This work is supported by funding from the Netherlands Organization of Scientific Research (NWO) and the Advanced Investigator Grant from the European Research Council (ERC) to V. A. F. L.
Two critical periods in early visual cortex during figure–ground segregation
Article first published online: 29 SEP 2012
© 2012 The Authors. Brain and Behavior published by Wiley Periodicals, Inc.
This is an open access article under the terms of the Creative Commons Attribution-NonCommercial License, which permits use, distribution and reproduction in any medium, provided the original work is properly cited and is not used for commercial purposes.
Brain and Behavior
Volume 2, Issue 6, pages 763–777, November 2012
How to Cite
Brain and Behavior 2012; 2(6): 763–777
- Issue published online: 9 NOV 2012
- Article first published online: 29 SEP 2012
- Manuscript Accepted: 1 AUG 2012
- Manuscript Revised: 30 JUL 2012
- Manuscript Received: 3 MAY 2012
- Netherlands Organization of Scientific Research (NWO)
- Advanced Investigator Grant from the European Research Council (ERC)
- EEG ;
- scene segmentation;
- TMS ;
- visual perception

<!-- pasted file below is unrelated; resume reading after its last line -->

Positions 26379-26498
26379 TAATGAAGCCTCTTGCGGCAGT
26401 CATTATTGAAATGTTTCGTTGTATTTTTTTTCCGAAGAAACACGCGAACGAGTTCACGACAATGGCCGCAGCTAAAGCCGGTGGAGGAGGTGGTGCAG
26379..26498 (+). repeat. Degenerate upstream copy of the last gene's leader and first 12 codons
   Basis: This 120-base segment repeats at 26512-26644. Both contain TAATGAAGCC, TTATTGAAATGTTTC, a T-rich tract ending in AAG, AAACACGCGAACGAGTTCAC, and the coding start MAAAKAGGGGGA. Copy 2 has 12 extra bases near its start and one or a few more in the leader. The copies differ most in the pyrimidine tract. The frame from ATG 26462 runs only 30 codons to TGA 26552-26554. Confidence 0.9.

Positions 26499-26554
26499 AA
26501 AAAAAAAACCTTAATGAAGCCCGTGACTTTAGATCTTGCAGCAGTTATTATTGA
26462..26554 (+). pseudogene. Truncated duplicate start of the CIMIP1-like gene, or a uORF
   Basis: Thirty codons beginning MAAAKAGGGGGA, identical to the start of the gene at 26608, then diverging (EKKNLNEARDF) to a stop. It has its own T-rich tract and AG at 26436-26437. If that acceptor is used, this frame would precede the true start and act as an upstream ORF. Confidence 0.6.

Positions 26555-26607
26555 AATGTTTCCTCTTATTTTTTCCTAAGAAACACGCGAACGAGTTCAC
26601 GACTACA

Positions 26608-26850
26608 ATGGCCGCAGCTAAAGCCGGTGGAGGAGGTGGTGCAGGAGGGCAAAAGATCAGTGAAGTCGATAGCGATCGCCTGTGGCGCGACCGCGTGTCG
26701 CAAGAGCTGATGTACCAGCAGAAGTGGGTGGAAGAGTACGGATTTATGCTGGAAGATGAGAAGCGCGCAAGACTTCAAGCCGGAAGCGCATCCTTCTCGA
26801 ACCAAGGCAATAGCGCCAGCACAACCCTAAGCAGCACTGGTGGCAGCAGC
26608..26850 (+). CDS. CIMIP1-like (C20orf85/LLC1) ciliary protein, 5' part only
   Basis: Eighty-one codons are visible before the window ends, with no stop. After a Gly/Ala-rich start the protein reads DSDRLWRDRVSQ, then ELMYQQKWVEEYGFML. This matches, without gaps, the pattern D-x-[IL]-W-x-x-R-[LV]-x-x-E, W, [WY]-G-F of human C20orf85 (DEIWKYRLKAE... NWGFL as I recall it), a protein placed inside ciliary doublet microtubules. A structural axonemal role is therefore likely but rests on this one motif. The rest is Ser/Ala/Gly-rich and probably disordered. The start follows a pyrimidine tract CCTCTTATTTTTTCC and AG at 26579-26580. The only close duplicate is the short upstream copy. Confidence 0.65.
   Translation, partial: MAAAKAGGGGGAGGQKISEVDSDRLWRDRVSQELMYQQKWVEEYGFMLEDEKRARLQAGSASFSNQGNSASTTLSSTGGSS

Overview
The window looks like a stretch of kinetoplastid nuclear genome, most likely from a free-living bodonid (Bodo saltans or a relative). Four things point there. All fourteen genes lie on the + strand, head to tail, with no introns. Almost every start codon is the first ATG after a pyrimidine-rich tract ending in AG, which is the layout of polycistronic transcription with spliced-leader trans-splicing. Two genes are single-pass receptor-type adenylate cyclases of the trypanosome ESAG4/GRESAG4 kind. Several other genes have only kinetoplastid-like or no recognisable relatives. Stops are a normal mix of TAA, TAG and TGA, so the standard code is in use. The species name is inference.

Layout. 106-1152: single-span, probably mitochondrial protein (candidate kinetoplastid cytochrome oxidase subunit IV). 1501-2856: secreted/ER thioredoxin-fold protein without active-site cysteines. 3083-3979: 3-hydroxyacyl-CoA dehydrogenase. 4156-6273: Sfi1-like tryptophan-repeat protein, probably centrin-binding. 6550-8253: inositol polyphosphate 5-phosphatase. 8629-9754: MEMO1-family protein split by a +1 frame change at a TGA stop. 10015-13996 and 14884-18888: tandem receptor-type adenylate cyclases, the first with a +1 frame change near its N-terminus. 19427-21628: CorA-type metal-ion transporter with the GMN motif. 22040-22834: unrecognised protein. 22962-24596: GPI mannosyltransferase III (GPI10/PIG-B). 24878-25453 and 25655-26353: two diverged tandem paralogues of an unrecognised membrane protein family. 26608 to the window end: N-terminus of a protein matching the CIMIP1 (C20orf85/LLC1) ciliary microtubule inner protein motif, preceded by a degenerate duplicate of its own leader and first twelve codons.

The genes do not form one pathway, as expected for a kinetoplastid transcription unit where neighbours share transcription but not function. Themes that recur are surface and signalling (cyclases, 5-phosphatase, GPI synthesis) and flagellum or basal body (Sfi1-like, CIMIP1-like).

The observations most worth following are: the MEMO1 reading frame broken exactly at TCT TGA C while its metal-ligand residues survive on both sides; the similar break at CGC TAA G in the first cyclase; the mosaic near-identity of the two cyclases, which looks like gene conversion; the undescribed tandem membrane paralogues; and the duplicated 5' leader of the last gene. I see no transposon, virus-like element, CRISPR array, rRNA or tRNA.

The ability to distinguish a figure from its background is crucial for visual perception. To date, it remains unresolved where and how in the visual system different stages of figure–ground segregation emerge. Neural correlates of figure border detection have consistently been found in early visual cortex (V1/V2). However, areas V1/V2 have also been frequently associated with later stages of figure–ground segregation (such as border ownership or surface segregation). To causally link activity in early visual cortex to different stages of figure–ground segregation, we briefly disrupted activity in areas V1/V2 at various moments in time using transcranial magnetic stimulation (TMS). Prior to stimulation we presented stimuli that made it possible to differentiate between figure border detection and surface segregation. We concurrently recorded electroencephalographic (EEG) signals to examine how neural correlates of figure–ground segregation were affected by TMS. Results show that disruption of V1/V2 in an early time window (96–119 msec) affected detection of figure stimuli and affected neural correlates of figure border detection, border ownership, and surface segregation. TMS applied in a relatively late time window (236–259 msec) selectively deteriorated performance associated with surface segregation. We conclude that areas V1/V2 are not only essential in an early stage of figure–ground segregation when figure borders are detected, but subsequently causally contribute to more sophisticated stages of figure–ground segregation such as surface segregation.